Friday, September 28, 2012

What the Experts Say: Writer Carl R. Brush on TURNING REAL PEOPLE INTO REAL CHARACTERS

Carl R. Brush, Author
Carl R. Brush is a writer. He just released his historical thriller, The Second Vendetta, based on real people in the pre-WWI San Francisco area. He has also published his work in The Summerset Review, Right Hand Pointing, Blazevox, Storyglossia, Feathertale, and the Kiss Machine. In the following post, he shares some tips on turning real historical people into engaging characters.

Turning Real People Into Real Characters
By Carl R. Brush

If you write historical fiction, you’ll almost surely want to include known historical figures in your narrative. Our readers hunger not only to learn about, but to experience these people and their times with an intensity no textbook can offer. Presenting your audience with “real” characters creates a sense of authenticity that puts the reader’s imagination in the midst of the period and the scene like no other device. They’re also fun to write.

Sometimes, they’ll simply pass through, adding a bit of background and color. Your fictional family might, for example, catch sight of George Washington in a parade, but would be no more likely to meet him than you are to meet Barack Obama. Often, however, you’ll involve such characters closely in your story. In a novelized biography they’ll likely appear as protagonist, like Nell Gwynn in Gillian Bagwell’s Darling Strumpet. More often, they will take ancillary, though important, roles like Ambrose Bierce and Hiram Johnson in my The Second Vendetta.

With well-known characters such as Nell Gwynn, the world (not to mention that pesky scholar) knows so much about your subject that your task is not so much to create a story as to make what is known entertaining and absorbing and to perhaps add facts and events that are not general knowledge. (“My goodness, how interesting. I didn’t know that,” is the reaction you want from your readers.) You’re free to invent details and sparkling conversations, and you get to allow readers delicious peeks behind the curtains to find out what Charles II was “really” like, but you must hew closely to the basic facts.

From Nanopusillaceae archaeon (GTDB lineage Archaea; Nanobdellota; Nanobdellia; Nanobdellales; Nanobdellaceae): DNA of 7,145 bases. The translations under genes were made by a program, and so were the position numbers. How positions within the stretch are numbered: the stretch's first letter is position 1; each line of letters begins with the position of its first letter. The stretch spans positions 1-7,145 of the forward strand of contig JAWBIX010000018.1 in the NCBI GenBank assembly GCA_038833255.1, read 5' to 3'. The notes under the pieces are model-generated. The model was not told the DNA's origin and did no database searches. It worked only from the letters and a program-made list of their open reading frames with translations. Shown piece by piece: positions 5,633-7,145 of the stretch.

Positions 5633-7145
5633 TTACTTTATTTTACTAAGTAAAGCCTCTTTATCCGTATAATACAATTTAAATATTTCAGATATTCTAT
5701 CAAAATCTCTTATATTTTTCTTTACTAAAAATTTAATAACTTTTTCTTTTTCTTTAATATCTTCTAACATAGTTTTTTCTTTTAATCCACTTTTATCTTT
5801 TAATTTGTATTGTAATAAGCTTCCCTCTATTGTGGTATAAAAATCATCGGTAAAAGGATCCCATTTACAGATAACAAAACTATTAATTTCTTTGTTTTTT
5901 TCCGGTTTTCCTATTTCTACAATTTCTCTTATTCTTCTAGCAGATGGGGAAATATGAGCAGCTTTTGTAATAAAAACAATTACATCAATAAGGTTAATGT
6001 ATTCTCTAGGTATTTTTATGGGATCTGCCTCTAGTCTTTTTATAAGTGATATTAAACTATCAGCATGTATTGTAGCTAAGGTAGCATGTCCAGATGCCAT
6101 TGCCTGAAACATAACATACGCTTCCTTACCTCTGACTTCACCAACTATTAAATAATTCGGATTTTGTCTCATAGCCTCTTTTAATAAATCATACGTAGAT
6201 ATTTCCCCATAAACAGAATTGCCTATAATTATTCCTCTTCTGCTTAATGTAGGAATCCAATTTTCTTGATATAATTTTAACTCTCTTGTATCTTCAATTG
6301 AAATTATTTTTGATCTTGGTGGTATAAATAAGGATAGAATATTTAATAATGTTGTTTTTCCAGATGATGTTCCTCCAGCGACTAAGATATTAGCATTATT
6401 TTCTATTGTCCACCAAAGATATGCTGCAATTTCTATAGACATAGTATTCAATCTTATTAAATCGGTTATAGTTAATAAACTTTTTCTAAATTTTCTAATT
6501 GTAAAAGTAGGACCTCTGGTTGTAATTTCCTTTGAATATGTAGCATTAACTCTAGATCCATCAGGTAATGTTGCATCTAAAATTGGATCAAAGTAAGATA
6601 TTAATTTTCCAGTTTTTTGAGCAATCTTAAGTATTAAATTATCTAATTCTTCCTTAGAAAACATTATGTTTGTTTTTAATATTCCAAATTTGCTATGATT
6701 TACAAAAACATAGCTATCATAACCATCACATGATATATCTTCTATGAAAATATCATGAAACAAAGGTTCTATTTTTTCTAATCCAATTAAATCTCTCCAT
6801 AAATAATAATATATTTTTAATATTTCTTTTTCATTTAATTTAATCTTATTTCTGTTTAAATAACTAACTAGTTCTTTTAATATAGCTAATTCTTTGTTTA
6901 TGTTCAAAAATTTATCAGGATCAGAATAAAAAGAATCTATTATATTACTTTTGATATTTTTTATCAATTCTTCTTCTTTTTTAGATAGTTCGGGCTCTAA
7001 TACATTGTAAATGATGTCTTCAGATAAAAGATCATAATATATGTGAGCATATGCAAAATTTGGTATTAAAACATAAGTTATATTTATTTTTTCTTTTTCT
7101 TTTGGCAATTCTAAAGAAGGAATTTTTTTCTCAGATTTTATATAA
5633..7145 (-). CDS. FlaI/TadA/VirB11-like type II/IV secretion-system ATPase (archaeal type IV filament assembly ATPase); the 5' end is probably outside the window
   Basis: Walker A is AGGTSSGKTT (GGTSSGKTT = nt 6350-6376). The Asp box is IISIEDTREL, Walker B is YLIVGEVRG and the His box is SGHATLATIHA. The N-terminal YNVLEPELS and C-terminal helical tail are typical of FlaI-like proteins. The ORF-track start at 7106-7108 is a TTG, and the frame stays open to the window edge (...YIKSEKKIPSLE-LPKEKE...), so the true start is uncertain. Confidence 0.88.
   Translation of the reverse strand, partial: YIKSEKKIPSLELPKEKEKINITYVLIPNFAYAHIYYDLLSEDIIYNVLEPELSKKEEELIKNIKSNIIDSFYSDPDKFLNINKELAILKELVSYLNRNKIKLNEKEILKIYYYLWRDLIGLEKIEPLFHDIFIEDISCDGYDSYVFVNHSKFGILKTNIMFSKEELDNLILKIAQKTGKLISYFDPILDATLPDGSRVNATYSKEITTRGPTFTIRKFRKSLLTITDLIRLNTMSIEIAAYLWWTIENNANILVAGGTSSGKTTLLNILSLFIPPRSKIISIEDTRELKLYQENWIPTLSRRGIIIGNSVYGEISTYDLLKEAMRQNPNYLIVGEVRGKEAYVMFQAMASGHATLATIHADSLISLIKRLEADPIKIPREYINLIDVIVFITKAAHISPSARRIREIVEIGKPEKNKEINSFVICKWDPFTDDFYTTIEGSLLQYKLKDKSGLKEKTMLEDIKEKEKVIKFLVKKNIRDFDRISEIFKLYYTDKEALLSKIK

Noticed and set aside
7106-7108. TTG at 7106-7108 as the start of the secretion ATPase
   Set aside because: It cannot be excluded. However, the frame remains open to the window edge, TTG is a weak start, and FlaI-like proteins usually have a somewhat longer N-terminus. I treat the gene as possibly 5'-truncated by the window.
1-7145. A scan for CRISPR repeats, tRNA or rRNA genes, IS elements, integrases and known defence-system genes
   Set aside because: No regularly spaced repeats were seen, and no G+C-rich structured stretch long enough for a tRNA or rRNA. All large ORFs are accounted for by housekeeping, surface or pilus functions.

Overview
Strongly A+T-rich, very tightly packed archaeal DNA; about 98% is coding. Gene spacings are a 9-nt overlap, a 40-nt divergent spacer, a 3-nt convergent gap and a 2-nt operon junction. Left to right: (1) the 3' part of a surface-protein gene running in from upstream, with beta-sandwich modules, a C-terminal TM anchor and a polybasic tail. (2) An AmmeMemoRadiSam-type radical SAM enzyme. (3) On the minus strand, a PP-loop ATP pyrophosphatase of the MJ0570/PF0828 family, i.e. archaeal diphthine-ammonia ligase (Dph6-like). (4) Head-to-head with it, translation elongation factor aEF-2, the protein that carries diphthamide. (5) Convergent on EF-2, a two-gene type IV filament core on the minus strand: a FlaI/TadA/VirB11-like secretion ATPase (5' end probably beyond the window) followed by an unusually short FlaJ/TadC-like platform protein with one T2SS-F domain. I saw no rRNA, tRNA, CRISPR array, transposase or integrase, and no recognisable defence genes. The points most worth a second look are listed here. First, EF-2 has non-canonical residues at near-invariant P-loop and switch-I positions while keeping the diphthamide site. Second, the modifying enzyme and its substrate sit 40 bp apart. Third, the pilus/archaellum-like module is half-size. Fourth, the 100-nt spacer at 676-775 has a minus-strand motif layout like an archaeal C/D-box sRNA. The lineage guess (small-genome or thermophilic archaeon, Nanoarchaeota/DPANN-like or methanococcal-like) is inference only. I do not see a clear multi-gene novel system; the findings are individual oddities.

Of course, you do have latitude where there is scholarly disagreement or speculation, as when Hilary Mandel in Bring Up the Bodies, decided whom to include and whom to omit in her narrative about Anne Boleyn’s supposed parade of lovers. However, your essential job is to take the body of known fact and opinion and transmute that “life” into art. You can’t have someone tomcatting around the South Seas at a time when he was supposed to be occupying the White House.

Lesser known figures such as my Ambrose Bierce and Hiram Johnson gave me more storytelling latitude than either Bagwell or Mandel had. Many will recognize Bierce as a turn-of-the-20th-century San Francisco newspaper columnist, the author of The Devil’s Dictionary, and, perhaps, as the main character in Oakley Hall’s recent fine mystery series. Not so many will recognize Hiram Johnson as the premiere reform governor in California History. Elected in 1910 (the election in which my protagonist, Andy Maxwell, becomes a reluctant candidate for the state assembly), Johnson served only two years of his term (No Palin-like resignation. He went to the U.S. senate.), but in that short time brought to the state women’s suffrage, the recall and the referendum, and a spate of anti-trust legislation that loosened the railroad’s stranglehold on the California economy.